A pessimistic appraisal of the Yankees’ season so far would center on two facts: that the club’s penchant for injuries, which dogged them all last year, has persisted into this one. And that the starting rotation, for however good Gerrit Cole has been and is, operates with little margin for error, thanks to shaky starts to the season from James Paxton and J.A. Happ (not to mention Jordan Montgomery being far from a sure thing).
The last thing the club needed was for those two inconvenient truths to intersect and leave them down a starter due to injury. But that’s exactly what happened when Paxton landed on the injured list Friday with a left forearm strain.
It’s probably a good idea to get a sense of the landscape for starting pitching depth on the trade market then, don’t you think?
So which hapless team’s carcass shall we imagine ourselves picking over? San Francisco Giants, you’re up!
The Giants are sitting dead last in the NL East and are a good bet to be sellers ahead of the August 31 trading deadline. Leading their pitching staff in fWAR at the moment is a name that should be familiar to Yankees fans: former Baltimore Orioles righty Kevin Gausman.
Gausman’s an interesting option to pore over, though he’s hardly a slam-dunk upgrade in the rotation. The 29-year-old has never quite lived up to his potential as a fourth-overall draft pick in 2012. In 956.2 innings spread over eight seasons, Gausman’s pitched to a 4.31 ERA (4.09 FIP), which is good for a 99 ERA+. In other words, he’s been remarkably average.
But he possesses some qualities the Yankees might find attractive:
He throws hard and strikes batters out
Gausman’s primary weapons are a fourseamer (which he’s thrown 50.9% of the time this year) and a splitter (40.3%), according to Baseball Savant. His average fastball velocity sits at 95.2 mph (up more than a mile an hour over last year), which places him in the 85th percentile of the league. His fastball spin rate is solidly above average (66th percentile), but his splitter is his swing-and-miss pitch. As he’s relied on it more over the last couple of years, he’s seen his strikeout rates improve. In 31 innings this year, he boasts a 31.5% mark, which is in the 83rd percentile league-wide.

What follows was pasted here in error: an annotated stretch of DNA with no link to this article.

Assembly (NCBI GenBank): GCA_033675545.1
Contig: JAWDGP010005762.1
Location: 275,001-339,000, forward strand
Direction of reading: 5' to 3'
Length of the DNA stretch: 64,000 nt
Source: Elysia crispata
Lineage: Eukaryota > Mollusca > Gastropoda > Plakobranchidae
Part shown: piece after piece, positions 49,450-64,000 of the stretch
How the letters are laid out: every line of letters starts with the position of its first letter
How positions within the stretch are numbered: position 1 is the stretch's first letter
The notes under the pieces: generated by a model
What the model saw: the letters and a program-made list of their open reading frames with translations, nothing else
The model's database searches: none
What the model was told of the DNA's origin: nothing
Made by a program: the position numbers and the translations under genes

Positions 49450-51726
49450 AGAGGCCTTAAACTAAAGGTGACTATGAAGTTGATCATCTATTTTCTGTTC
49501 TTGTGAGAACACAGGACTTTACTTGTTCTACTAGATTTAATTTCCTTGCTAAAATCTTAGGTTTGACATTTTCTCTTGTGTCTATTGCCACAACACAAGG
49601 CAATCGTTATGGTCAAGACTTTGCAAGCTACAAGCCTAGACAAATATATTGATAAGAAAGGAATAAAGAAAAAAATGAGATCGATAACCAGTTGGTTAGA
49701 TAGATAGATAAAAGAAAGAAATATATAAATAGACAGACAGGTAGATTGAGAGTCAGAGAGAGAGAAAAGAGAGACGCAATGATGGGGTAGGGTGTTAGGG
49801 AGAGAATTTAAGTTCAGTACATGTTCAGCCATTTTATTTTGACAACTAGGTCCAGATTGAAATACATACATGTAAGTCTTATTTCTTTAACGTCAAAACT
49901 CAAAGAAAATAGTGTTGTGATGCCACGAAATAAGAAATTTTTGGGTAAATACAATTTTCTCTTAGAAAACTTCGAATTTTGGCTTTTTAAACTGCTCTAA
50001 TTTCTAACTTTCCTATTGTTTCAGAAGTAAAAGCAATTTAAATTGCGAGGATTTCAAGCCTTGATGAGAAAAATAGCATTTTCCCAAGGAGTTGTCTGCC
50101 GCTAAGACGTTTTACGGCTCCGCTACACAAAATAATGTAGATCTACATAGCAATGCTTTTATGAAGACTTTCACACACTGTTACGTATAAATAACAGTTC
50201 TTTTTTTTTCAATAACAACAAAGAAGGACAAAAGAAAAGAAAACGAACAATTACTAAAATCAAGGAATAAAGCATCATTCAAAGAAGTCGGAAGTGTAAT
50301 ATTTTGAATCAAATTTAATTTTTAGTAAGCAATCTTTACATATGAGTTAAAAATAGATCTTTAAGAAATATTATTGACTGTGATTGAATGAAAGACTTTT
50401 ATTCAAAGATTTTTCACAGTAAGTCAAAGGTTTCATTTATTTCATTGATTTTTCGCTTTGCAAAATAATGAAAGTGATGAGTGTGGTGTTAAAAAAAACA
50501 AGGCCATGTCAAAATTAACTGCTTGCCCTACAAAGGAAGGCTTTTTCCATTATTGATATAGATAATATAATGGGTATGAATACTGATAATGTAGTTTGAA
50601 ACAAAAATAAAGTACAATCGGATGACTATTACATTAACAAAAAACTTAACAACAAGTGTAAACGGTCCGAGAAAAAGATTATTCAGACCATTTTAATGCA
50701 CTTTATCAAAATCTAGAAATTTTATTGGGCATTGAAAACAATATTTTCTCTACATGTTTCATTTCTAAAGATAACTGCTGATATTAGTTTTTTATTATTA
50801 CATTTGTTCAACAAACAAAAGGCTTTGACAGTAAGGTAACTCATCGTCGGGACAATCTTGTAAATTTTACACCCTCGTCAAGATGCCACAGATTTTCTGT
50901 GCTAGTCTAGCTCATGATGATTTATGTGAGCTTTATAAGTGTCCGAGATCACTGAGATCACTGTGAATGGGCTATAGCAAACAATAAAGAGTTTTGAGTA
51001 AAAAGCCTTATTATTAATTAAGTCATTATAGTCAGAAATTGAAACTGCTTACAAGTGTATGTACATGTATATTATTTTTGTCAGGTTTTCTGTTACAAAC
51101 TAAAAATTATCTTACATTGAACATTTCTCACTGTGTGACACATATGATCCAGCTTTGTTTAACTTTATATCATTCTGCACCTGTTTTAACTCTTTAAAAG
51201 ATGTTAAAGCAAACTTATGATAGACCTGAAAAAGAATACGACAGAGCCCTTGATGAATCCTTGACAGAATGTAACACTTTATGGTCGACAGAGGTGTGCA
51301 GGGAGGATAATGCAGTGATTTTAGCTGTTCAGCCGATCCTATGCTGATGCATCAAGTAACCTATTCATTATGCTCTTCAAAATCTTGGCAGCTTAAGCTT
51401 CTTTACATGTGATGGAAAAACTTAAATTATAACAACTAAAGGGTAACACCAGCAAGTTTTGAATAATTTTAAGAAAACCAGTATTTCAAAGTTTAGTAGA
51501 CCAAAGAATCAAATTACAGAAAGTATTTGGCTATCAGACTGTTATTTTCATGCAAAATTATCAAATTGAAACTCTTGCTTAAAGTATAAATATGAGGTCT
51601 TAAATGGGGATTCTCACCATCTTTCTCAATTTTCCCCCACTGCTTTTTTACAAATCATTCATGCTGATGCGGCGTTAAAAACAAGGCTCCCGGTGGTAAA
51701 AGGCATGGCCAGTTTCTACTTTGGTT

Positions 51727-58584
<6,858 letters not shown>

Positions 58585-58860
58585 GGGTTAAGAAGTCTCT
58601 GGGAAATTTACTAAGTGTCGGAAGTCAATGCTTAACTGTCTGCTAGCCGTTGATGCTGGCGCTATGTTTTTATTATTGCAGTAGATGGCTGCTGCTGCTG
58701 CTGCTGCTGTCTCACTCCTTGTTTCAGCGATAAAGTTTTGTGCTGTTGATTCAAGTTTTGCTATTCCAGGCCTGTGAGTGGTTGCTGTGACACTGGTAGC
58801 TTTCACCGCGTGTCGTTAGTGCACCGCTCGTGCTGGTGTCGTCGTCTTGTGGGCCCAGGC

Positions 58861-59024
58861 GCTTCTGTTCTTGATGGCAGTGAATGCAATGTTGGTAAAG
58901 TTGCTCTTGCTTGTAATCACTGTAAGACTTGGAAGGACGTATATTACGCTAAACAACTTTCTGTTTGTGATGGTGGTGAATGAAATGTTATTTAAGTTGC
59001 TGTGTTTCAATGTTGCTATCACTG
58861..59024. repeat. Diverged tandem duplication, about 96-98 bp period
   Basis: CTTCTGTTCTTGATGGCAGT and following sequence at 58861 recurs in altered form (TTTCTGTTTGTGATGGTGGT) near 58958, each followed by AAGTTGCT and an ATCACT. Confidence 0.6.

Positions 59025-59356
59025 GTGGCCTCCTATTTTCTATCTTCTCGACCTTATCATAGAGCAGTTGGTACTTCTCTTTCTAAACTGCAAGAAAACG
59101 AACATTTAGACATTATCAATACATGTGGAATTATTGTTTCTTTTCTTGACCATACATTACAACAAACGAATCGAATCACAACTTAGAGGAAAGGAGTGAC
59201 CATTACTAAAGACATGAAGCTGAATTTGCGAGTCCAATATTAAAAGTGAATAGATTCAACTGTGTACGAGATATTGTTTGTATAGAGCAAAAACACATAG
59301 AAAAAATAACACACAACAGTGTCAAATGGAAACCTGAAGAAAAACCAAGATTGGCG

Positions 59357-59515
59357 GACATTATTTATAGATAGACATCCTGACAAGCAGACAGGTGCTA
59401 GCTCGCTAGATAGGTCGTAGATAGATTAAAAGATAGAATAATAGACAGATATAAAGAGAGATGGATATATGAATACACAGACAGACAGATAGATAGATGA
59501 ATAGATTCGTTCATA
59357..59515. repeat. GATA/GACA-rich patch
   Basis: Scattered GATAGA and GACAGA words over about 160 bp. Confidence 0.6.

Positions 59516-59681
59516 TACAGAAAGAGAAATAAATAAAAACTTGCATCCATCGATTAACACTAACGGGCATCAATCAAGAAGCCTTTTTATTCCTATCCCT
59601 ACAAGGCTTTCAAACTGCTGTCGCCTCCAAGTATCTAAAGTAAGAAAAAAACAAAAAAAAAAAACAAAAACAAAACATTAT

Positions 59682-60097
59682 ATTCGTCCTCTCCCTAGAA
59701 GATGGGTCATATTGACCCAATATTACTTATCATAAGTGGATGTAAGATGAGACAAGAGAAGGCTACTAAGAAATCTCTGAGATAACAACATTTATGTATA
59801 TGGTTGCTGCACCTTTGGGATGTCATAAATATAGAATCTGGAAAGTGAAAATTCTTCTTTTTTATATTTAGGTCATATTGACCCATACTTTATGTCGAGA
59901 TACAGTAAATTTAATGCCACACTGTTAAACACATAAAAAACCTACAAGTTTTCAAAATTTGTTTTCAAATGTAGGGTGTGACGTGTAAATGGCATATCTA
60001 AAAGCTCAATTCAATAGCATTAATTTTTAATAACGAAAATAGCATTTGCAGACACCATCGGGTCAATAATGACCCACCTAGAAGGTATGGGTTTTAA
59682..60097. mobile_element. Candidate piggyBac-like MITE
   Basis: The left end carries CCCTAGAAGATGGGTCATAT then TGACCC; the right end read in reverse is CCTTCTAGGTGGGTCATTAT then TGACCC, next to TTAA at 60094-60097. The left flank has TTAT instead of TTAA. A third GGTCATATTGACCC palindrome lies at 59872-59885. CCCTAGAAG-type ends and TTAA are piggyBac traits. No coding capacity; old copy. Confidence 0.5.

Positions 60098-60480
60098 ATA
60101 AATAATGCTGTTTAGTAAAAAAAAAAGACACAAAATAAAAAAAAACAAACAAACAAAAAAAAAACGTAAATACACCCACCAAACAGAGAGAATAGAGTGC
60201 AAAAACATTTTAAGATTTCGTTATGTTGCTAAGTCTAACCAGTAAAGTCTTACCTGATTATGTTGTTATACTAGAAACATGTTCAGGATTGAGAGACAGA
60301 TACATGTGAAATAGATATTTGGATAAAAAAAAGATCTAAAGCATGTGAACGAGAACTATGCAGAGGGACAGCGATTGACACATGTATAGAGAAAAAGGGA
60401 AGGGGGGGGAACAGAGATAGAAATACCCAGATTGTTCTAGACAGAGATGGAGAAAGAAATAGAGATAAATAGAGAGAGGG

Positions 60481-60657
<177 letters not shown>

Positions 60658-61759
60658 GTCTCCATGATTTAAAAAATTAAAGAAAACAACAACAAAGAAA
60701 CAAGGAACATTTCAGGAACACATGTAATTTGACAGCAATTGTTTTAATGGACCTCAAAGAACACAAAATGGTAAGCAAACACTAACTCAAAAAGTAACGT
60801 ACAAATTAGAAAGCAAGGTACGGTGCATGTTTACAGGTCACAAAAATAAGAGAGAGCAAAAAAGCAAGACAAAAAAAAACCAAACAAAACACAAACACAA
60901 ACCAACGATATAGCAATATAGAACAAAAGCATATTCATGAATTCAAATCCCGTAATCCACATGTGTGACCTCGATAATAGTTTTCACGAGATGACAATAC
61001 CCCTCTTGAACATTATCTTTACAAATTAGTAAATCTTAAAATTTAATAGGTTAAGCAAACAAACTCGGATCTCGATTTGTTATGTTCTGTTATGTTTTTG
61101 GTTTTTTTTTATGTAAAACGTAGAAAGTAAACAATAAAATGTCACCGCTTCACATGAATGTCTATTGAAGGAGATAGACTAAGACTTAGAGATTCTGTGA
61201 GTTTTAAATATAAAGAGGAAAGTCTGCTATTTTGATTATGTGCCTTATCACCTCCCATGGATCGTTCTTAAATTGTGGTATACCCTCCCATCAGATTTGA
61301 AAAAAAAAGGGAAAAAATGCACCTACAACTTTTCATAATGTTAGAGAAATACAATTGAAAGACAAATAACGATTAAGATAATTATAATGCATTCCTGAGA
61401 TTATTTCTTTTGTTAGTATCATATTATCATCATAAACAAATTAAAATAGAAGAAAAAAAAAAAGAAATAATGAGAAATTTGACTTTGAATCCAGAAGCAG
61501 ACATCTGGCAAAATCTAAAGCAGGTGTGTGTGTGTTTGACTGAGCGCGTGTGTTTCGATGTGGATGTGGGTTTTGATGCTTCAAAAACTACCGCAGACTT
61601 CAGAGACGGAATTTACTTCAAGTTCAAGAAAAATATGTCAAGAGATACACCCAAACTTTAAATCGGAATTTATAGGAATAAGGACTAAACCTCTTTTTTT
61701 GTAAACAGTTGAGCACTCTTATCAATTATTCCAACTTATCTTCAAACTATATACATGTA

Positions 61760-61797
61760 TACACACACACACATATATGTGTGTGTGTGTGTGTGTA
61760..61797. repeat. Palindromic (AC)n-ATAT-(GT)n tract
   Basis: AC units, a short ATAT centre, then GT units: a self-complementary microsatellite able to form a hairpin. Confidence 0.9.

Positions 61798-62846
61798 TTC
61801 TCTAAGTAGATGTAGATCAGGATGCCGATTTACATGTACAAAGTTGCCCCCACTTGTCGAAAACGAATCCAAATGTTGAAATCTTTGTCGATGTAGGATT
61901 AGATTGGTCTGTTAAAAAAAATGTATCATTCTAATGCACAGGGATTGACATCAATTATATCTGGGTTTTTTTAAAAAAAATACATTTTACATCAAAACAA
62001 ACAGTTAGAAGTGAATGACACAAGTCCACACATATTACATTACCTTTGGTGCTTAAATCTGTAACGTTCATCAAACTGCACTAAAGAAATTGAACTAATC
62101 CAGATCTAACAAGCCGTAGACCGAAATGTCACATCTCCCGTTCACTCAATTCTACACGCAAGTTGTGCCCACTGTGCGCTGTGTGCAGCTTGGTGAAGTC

He’s limiting walks
Gausman has always been a bit better than average in walk rate (his career mark is 7%, while the league average has hovered in the 8.5% range in recent years). But this season, he’s cut that rate down to 4.5% (while the league average is up to 9.2%). It’s no surprise, then, that with his strikeout stuff and ability to limit free passes, he’s pitched to a 3.14 FIP so far this year, despite his actual ERA being a more pedestrian 4.65.
It shouldn’t be too difficult to pry him loose
Gausman signed with San Francisco on a one-year, $9 million deal this past offseason, so he’d be a pure rental without any future value to an acquiring club baked into the cost. The only thing that could drive his price up would be if the Giants attracted multiple suitors. Given the way their season has gone, it’d be surprising if the Giants didn’t offload him somewhere.
It’s not all tulips and butterflies, of course. Here are some of the cons that might give the Yankees pause:
Where’s the third pitch?
One of the reasons Gausman hasn’t lived up to his potential is his complete lack of credible third pitch. He features a slider, which he’s thrown 8% of the time this year, but it’s pretty bad, ranking toward the bottom of the league in both horizontal and vertical movement.
In his limited usage of the breaking ball, batters are hitting .625 off of it, with a gaudy 1.250 slugging percentage. Ouch.
He has an inconsistent track record
In 2018, Baltimore traded Gausman to the Atlanta Braves, where he pitched to a sparkling 2.87 ERA and 1.14 WHIP over 59.2 innings down the stretch. But he followed that promising start up with a putrid 2019 for Atlanta, registering a 6.19 ERA in 16 starts and 80 innings. The Braves designated him for assignment and he latched on with the Cincinnati Reds, where he rebounded out of the bullpen. But it’s fair for an acquiring team to wonder which Gausman they’ll be getting.
So does Gausman make sense for the Yankees? The team does have an affinity for hard-throwing righties who miss bats, and he certainly checks those boxes. But the lack of a third offering is a big red flag. I suspect the Yankees will look elsewhere for answers, but Gausman represents an intriguing fallback option should they come up empty in those pursuits.